GUEST 2 is the 2016 end-of-year show at the ADF Gallery. A selection of work from Award winning artists with disabilities curated by Dr. Colin Darke. The exhibition runs to 27th January 2017.
Elaine Mcginn performed a live performance art piece in the gallery, her inspiration coming from the linen mills of the 80s and 90s. '...her memories...within the context of local and global socio-political change...signifies what she sees as "cultural fragmentation"...' www.adf.ie
It's still early days for me and performance art. Part of me feels it's alien, something I don't quite grasp. However, if I view the performance while relating it to visual art, an artform I'm comfortable with - seeing the artist or the space as the canvas, and the performance as the paint and brush - I begin to comprehend things happening before me. The senses also hold importance - touch, smell, sight, sound and taste.
I feel there's a certain theatre present. Meaning may be attached to costume, prop and movement. Or simply to facilitate the performance - to aid the artist move through the open window a step ladder is placed on one side, a chair on the other. I like the artist not being limited by the usual confines of the gallery space.
Time appears to be important. The artist moves slowly, her pace measured. Sometimes she holds a pose, entirely still. During the timespan she does not visibly interact with the viewers. I feel as though I am a voyeur. What is happening before me may be intensely private. There is a bigness of spirit, permitting us to watch.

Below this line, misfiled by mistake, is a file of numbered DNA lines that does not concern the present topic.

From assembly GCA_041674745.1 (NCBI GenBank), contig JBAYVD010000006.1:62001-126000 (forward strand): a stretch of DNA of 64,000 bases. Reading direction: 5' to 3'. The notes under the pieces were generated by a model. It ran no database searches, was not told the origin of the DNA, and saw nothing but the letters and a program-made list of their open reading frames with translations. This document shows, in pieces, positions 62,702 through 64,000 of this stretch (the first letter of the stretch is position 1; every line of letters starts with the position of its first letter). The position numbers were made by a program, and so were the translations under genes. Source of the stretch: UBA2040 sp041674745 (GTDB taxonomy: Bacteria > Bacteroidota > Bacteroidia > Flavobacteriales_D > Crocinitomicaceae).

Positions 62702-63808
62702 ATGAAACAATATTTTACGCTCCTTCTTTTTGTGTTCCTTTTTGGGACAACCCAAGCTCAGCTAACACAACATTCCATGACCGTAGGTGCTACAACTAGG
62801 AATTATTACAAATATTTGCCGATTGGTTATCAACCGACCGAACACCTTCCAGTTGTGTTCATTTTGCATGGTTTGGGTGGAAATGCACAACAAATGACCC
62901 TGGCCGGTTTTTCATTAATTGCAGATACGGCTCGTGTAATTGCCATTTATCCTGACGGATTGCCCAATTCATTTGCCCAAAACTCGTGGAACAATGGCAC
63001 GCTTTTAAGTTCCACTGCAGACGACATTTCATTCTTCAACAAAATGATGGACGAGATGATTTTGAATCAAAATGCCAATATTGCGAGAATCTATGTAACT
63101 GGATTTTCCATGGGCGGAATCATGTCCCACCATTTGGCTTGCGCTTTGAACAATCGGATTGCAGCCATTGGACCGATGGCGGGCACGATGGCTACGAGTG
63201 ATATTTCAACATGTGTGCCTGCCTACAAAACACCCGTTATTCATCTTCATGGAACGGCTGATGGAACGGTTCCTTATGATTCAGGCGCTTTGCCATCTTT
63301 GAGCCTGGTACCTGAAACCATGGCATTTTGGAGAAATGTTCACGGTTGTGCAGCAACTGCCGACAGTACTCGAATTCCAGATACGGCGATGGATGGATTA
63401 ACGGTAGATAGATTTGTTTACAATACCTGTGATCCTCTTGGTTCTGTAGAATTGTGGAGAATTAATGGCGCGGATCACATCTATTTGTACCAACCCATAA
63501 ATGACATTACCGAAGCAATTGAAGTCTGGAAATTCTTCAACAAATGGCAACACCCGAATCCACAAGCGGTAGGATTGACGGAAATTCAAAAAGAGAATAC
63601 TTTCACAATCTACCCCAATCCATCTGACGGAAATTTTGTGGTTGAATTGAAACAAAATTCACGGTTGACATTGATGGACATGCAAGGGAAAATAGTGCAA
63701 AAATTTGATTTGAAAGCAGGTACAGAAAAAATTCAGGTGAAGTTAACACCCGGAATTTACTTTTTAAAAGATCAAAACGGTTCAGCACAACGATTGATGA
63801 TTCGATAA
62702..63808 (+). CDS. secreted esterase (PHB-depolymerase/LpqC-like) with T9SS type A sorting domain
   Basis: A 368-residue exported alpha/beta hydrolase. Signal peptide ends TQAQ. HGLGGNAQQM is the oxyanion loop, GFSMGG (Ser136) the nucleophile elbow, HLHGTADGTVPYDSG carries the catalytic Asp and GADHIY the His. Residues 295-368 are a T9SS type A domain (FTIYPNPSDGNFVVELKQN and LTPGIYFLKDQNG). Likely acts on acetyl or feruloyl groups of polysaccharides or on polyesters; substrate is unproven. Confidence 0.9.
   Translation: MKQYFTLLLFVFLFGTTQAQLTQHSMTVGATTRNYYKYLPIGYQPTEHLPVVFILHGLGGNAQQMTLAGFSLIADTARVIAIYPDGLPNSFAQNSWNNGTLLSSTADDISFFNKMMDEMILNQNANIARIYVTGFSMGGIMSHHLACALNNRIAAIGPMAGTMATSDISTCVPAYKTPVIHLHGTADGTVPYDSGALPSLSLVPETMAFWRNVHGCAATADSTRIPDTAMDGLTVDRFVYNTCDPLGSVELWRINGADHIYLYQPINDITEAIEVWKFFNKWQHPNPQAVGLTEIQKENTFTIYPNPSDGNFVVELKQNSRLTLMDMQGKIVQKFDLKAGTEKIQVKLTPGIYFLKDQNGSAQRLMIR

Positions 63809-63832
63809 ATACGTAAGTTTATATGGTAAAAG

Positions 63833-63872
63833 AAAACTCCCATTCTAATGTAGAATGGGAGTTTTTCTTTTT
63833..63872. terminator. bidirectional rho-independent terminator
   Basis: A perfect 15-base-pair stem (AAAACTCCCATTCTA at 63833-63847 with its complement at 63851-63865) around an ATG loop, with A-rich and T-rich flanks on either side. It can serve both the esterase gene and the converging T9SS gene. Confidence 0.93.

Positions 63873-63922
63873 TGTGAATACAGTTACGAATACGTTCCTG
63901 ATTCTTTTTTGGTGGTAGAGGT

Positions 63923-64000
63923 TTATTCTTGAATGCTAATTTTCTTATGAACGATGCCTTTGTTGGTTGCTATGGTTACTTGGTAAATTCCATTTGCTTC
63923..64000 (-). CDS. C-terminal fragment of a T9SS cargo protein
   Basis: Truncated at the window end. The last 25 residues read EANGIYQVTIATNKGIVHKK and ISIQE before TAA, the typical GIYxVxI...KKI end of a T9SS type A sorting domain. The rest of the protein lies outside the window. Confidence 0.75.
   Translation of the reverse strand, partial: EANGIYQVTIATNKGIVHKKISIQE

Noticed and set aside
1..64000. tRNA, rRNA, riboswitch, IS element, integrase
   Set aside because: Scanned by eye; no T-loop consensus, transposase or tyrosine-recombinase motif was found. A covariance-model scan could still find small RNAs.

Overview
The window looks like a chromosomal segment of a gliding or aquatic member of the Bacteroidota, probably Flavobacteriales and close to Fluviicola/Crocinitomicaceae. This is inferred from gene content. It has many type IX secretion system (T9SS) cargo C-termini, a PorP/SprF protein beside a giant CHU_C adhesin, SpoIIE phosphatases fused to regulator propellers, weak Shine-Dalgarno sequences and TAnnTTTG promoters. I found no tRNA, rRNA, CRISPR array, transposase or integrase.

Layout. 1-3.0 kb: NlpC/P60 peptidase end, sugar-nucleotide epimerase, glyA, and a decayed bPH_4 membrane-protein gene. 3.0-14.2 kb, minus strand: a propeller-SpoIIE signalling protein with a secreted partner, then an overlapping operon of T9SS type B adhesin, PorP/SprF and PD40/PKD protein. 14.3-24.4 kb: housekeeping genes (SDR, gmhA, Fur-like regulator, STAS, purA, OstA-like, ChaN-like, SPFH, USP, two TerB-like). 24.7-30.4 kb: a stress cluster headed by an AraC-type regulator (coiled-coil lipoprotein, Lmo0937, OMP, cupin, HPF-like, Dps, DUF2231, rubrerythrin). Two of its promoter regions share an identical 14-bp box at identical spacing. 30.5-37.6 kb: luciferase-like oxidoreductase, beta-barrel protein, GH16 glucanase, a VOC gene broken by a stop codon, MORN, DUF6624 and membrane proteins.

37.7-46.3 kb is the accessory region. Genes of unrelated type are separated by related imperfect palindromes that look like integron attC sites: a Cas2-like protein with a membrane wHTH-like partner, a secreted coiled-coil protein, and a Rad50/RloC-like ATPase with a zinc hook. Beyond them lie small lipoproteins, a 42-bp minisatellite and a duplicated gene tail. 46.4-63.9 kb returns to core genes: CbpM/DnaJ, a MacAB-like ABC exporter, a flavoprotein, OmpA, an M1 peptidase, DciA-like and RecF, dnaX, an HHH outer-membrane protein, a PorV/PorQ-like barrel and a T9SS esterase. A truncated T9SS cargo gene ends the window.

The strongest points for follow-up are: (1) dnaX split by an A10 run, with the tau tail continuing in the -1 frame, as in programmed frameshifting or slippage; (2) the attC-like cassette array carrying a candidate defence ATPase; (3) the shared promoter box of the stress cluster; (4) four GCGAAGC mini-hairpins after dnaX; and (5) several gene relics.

Walking and sitting on a floor scattered with dressmaking pins made me worry about her pain, that worry heightened as she filled her open mouth with a cluster of pins. My nervousness dissipated slightly as she allowed pins to drop to the floor, making a delicate sound like rainfall. Metal raindrops with sharp points.
I felt the importance of following the artist outside where out of the relative safety of the gallery she might be open to verbal or even physical abuse from public. Some people wondered aloud what she was doing, another spoke angrily at all of us. It may be important to take the lead from the performing artist.
Throughout the performance the artist used a winding handle to tap on various surfaces near her - wood, metal, board, glass.
The final minutes of the performance were spent by the artist removing pins, wet with saliva, from her mouth and fixing them to the display boards, pulling single hairs from her head and delicately hanging them onto the pins and finally draping her scarf, which had covered her head and face at the beginning, upon the pins.
What remains is a decorated white wall and the remains of the performance artist having used the space - a chair upturned and pins scattered across the floor. Respecting what remains is as important as watching the performance. Like marks made on a canvas.
Copyright © 2016 by Roisin O'Hagan/bloowabbit
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